Commenting on the key issues of the inquiry BBPA Chief Executive, Brigid Simmonds said:
“I very much welcome the Committee’s statement that “pubs, clubs and live music venues are a vital part of our cultural identity. Any decline in our cities’ world-famous night life ought to be prevented and the businesses supported.
“I also welcome the Committee’s opposition to making public health a licencing objective. The licensing process wasn’t designed for such a broad purpose, and should instead focus on individual venues.
“For similar reasons, the rejection of Group Review Intervention Powers is also welcome, as we don’t believe blanket conditions on all premises in an area are appropriate – the focus should remain in tackling problems at specific premises.”
Abolition of the Late Night Levy
“This key recommendation has our full support. Where introduced, Late Night Levies have proved to be a damaging new tax on local businesses. Few local authorities have taken them up, and Cheltenham recently became the first council to abolish its levy in favour of a Business Improvement District (BID).
“Partnership working, between the police, local councils and local businesses, is the best way to tackle any problems in the night-time economy; this is an approach we have consistently championed. It’s welcome, therefore, to see the report recommending that Local Authorities give serious consideration to implementing BID schemes.
“For the same reason, we welcome the call to abolish Early Morning Restriction Orders as not a single local authority has taken them up.”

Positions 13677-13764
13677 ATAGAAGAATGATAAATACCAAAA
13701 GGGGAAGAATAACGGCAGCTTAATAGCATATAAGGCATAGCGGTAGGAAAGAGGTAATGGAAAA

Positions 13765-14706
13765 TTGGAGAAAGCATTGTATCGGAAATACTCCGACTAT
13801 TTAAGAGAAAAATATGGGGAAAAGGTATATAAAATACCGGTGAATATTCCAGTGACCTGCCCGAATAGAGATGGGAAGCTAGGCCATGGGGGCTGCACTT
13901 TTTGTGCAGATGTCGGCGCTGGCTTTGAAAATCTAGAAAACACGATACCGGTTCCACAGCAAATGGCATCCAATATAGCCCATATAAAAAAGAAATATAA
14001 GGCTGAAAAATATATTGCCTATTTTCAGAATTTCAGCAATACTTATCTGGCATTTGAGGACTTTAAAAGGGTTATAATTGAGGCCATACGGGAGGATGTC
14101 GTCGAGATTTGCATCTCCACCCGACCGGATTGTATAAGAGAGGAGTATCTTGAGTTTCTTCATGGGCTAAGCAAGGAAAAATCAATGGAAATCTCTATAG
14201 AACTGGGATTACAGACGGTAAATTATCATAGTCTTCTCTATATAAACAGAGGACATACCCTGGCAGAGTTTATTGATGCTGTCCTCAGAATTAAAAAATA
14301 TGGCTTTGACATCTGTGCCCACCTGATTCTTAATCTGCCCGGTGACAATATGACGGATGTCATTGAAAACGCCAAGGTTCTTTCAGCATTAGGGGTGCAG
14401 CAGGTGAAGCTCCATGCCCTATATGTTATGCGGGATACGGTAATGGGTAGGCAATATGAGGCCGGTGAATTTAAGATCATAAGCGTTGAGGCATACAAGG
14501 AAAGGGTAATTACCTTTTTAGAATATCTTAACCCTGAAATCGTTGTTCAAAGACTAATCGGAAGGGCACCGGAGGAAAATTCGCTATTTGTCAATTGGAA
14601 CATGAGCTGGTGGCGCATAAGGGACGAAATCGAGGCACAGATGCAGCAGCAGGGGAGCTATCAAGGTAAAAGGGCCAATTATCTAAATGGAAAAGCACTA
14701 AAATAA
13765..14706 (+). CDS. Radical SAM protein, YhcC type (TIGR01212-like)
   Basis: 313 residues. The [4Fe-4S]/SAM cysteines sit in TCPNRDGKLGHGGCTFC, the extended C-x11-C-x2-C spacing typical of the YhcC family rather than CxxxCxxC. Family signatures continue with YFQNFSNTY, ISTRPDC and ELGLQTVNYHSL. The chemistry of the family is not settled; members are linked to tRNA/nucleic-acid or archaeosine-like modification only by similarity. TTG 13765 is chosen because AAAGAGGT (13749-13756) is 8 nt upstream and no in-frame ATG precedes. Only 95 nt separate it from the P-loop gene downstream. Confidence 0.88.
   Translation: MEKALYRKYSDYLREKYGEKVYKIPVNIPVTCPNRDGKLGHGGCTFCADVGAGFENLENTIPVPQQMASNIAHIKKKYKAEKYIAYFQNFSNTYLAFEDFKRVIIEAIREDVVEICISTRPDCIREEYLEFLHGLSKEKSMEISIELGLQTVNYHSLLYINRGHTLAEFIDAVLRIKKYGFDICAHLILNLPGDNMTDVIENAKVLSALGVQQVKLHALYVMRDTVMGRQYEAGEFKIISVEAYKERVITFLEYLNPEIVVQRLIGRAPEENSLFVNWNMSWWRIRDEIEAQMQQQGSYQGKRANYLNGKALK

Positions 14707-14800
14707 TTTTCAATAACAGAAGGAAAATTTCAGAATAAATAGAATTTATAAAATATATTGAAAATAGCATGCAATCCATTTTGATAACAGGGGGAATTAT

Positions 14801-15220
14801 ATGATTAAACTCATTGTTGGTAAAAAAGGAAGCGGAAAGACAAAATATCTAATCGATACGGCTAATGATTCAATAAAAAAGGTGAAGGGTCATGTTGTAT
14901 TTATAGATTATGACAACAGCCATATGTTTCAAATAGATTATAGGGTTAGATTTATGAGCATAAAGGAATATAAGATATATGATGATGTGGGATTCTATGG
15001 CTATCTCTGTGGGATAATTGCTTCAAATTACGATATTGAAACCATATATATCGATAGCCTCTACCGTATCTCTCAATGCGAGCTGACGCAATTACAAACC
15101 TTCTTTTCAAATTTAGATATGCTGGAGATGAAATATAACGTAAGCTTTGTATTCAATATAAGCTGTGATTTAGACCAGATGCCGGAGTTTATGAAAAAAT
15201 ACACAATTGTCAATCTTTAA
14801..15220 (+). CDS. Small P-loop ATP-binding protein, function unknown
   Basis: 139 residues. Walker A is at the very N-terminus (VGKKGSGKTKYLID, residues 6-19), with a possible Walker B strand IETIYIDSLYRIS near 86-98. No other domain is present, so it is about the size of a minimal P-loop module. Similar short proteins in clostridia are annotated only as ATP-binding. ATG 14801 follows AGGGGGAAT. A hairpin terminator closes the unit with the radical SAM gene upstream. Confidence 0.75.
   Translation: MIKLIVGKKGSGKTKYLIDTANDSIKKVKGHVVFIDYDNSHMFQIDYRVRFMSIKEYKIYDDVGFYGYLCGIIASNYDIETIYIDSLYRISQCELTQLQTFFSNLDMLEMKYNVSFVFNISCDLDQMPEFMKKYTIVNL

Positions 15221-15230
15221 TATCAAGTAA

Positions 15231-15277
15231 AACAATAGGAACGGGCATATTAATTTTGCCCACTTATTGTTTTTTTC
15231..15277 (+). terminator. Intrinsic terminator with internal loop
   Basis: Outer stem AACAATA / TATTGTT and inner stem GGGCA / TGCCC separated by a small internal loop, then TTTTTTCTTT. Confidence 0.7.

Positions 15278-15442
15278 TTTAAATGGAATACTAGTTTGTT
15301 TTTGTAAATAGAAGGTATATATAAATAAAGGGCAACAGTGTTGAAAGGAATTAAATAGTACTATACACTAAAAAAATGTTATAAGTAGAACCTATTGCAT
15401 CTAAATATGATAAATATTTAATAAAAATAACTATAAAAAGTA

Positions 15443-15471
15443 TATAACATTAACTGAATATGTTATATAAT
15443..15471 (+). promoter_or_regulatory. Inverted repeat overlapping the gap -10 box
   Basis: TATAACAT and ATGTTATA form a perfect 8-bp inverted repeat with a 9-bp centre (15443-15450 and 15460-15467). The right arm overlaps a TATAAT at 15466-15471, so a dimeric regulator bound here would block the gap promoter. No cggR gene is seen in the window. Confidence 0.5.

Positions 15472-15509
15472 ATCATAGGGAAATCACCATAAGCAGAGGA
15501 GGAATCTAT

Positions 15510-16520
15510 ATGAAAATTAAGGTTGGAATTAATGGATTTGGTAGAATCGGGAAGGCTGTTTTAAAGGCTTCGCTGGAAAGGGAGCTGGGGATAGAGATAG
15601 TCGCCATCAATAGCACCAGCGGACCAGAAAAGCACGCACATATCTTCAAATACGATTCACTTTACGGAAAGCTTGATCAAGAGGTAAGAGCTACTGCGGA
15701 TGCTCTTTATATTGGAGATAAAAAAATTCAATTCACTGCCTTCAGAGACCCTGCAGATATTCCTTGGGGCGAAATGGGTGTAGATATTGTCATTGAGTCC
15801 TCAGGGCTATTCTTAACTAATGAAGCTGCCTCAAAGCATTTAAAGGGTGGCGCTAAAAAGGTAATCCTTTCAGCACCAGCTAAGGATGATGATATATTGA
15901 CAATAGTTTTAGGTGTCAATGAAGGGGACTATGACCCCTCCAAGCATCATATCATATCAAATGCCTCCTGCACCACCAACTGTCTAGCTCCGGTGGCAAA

Scrapping of local authority licensing committees
“I welcome the committee’s highlighting of bad practice, but this could persist if licensing were transferred to Planning committees. Local authorities need clearer guidance and councillors need better training, so that they can consider key licensing decisions in the fairest and most effective way possible. I very much welcome the call for greater co-ordination within local authorities, and for training to be mandatory.”
Sale of alcohol at airports
“Airports are treated differently, but the industry works in partnership with the police and airport authorities to tackle any problems. We would be happy to review these arrangements and extend them where necessary, but the current penalties for passengers who cause flight disruption are rightly severe.”
Fees for licensing should be set locally, not nationally
“This would be a concern, as there would be a temptation for local councils to ‘gold plate’ their own licencing regimes at the expense of small local businesses. We would need a national cap on fees, and we would also certainly need a level playing field for on-trade and off-trade retailers.
“Large on-trade retailers in the higher fee band often have to pay a supplement to their licensing fees, but larger off-trade retailers do not. The system could work more fairly, to reflect the increasing share of alcohol sales in the off trade.”
Helping disabled people to access licensed premises
“We recognise the need for venues to focus on this issue. We believe that a voluntary approach, through raising awareness works best, and we have recently produced an updated version of our accessibility guide to help pubs give the best possible service for those with access needs.”